I’ll give you a quick example. A successful financial advisor came to me the other day saying that he’d heard some people lament, “I want to go back to the branch, I’m tired of working from home.” I get all that. But we are working from home. Embrace it for the time being and adjust to it. This advisor said, “I don’t think I’ll ever work the same again. I’ve used this time to work on my business, not just in my business.” It’s a great comment.

    Our team will never work the same again, and I think that’s a good thing. The advisor was referring to the way the world has changed. His vision for what he wants to accomplish has not changed, but the way he’s going to do it has. He’s adjusting to the situation while keeping the end game in mind.

    Generating new business, increasing your profits, or at least maintaining your financial stability can be challenging during good times, even more so during turbulent times. Can you share some of the strategies you use to keep forging ahead and not lose growth traction during a difficult economy?

    The answer to this is specific to our wealth management business. We think growing during times like this isn’t just possible, it’s expected. Our business is highly competitive. There are banks, regional firms, independents, robo advisors, and websites, etc. When times are good, people don’t see the need for advice as much as they do when things are turbulent.

    We’re encouraging our people to do everything they can in this more virtual world to generate new business because people are seeking assistance. They need an experienced financial advisor at a firm that has the platform to take care of all their needs. We have the best people to deliver financial advice.

    We were impacted when the market went down, but we were also able to generate more business that can position us well moving forward. Even if your business is negatively impacted, for example if you run a restaurant, there’s not a lot you can do but adapt to it with curbside pick-up or delivery.

    In an environment like this, you have to try and differentiate yourself. Our company differentiates itself naturally in times like this. The consumer, our client base, has a demand for what we offer and that helps us.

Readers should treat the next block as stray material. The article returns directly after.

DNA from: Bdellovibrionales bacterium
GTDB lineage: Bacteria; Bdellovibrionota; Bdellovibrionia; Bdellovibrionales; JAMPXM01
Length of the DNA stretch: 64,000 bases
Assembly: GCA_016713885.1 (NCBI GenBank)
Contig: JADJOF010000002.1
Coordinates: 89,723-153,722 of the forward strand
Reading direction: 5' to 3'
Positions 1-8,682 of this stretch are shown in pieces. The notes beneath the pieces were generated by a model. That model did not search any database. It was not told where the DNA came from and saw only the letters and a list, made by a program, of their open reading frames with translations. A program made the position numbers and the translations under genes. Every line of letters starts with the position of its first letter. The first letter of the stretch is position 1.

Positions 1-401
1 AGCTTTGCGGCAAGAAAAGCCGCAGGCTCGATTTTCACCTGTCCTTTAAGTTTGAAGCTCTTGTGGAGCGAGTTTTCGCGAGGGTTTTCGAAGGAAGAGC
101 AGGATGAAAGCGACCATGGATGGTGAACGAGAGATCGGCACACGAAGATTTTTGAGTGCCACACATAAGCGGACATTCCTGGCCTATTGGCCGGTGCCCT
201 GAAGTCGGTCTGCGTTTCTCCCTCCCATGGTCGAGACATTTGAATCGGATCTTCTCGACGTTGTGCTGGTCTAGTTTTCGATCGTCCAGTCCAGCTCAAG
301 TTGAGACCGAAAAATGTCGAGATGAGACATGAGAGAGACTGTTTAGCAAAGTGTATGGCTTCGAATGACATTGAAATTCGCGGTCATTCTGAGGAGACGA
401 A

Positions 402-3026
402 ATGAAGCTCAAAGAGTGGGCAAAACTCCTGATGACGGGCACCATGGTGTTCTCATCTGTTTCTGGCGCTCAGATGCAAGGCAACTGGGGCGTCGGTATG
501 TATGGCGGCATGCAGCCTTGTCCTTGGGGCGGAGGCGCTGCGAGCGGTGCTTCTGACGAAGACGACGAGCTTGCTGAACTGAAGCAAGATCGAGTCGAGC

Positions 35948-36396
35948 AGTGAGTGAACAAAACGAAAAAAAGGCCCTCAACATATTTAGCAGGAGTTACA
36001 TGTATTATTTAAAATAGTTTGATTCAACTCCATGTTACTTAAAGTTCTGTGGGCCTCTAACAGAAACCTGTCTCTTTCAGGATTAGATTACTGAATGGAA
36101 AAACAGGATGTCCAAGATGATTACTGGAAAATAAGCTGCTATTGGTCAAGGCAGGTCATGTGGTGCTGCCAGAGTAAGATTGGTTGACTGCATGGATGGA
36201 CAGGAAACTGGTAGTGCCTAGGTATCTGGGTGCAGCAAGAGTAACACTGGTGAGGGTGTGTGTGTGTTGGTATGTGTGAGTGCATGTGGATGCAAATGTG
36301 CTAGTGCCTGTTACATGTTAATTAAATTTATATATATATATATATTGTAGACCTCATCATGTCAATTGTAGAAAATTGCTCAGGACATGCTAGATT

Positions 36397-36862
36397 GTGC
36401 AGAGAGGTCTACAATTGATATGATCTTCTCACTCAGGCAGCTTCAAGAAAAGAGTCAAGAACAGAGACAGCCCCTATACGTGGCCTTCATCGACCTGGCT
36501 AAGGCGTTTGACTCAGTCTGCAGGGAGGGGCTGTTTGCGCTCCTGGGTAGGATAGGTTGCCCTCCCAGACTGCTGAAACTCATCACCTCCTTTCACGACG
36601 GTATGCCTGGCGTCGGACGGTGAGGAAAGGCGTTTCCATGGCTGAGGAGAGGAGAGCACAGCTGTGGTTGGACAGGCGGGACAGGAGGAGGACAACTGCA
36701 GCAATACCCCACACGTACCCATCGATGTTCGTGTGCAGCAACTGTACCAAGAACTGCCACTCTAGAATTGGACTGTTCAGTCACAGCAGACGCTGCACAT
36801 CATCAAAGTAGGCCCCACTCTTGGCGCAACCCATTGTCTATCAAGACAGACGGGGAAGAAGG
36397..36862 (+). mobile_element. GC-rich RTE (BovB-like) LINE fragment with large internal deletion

We’re also continuously surveying our clients. The difference in the amount of responses we get in times like this and what they say is pretty amazing. We do fine when the markets are going up because the assets we manage are going up. But we really grow during times when people realize they may need more advice than they are currently getting.

    Here is the primary question of our discussion. Based on your experience and success, what are the five most important things a business leader should do to lead effectively during uncertain and turbulent times? Please share a story or an example for each.

    1. Maintain visibility, that’s important. You can’t run and hide. You have to lead and stand out in front. You can’t charge from the bottom of the hill. An example is our commitment to being in front of all 108 branches. Within 90 days, we did that. My team received more useful feedback on that than anything else.
    2. Listen. Give people an opportunity to provide feedback and make sure you listen and act on the feedback. People want to know that they are not alone. We talk about running towards problems. In addition to the 108 branch visits, we did a lot of small group events and discussions. It allowed people to talk about what’s on their mind, provide suggestions and discuss pain points.
    3. Outreach. Make sure that you’re communicating. It all revolves around personal relationships, listening, discussing, making sure you’re communicating. There’s a phrase I mentioned earlier, “Leadership occurs in conversations,” Make sure you’re checking in with people, and let them know you care by reaching out proactively. It can be as simple as, “Hey, how are you doing?” We encourage people to do non-scheduled outreach. Sometimes if you see something on your calendar, you go, “Okay, that’s a requirement.” But when you get a call, “Hey, I was just thinking about you,” that can be more meaningful.
    4. Keep the vision alive. Continue to find opportunities to reinforce where we are headed and that it is the right direction. Despite the circumstances surrounding us, we are on our way to getting where we want to be. Keep your eye on the prize. Don’t stop evolving towards that end game.
    5. Be on your front foot. Taking the offense is more fun than defense in gaining market share during a down time. Be on your front foot. Be bold. Be confident. Look for opportunities to grow.

    Can you please give us your favorite “Life Lesson Quote”? Can you share how that was relevant to you in your life?

    I was in high school when I first heard this quote from my football coach, “Pain of discipline or pain of regret, your choice.” I’ll never forget that.

    To me, it meant, “Everything worth having is worth working for.” You need to attain it. You need to maintain your intensity around what’s important to you, whatever it is. Back then, it was pain of discipline, pain of regret — your choice. If you don’t work out hard now and get ready, then you’re not going to play as well, and you’ll regret that you weren’t prepared as you should be.

    You either pay now or pay later. Whether it’s working out in the morning to feel better the rest of the day, studying to get a certification, or swallowing your pride and apologizing for something, you humble yourself for the greater good. That’s what that saying means to me.

    How can our readers further follow your work?

    My LinkedIn is